French writer and publicist.
Served in Berwick’s Franco-Irish cavalry regiment as a young man. Family conflicts led him to abandon a mercantile career and remove to Paris (c. 1772), where he devoted himself to literature. Published sketches contrasting English and French mores as well as essays on tragedy and comedy; did much to publicize English literature, particularly Shakespeare, in France. Outspoken and litigious. Prominent in Revolutionary political clubs; attacked Necker and was twice imprisoned.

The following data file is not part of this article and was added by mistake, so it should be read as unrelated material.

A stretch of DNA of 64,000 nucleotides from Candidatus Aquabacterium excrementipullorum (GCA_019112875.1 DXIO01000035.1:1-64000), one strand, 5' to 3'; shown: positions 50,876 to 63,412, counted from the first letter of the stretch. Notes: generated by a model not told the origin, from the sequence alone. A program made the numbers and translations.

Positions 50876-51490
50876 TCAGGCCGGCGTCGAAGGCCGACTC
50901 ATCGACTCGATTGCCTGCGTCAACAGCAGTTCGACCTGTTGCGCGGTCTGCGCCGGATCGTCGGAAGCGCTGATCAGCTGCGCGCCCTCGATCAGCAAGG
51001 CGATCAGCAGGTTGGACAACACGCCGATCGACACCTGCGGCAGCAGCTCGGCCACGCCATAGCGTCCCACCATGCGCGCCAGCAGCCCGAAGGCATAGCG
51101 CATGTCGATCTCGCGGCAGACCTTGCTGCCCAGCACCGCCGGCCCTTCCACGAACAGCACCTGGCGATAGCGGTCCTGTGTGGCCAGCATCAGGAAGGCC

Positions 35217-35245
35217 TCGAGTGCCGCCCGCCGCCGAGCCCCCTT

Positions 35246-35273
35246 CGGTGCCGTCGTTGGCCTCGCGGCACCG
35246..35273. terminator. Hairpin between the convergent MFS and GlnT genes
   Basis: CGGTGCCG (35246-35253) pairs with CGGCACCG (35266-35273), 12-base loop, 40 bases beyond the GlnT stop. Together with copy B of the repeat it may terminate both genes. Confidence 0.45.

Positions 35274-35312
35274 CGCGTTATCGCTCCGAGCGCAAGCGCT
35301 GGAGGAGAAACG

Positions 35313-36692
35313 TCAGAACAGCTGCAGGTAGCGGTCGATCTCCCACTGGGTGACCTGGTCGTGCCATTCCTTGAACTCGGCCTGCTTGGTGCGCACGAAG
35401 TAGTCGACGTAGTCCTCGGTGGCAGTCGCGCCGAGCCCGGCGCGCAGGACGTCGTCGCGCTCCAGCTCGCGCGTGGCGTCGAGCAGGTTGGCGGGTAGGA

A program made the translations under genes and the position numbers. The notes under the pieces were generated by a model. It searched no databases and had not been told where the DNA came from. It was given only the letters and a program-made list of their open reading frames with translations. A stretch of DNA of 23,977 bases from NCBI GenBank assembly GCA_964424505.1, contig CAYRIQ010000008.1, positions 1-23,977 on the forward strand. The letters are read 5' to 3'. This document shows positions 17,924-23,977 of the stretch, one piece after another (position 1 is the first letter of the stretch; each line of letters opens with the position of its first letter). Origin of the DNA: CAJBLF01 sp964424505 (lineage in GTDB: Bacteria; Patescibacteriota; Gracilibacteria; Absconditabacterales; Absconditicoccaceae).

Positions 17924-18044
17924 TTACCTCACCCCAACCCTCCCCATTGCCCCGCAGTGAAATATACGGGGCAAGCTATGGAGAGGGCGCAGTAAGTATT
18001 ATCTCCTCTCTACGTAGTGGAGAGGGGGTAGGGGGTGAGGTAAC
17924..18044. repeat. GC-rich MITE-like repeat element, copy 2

Of Irish descent. Son of Walter Rutledge, a Dunkirk merchant and banker who received a baronetcy for services to James Francis Edward Stuart, “the Old Pretender.” Married.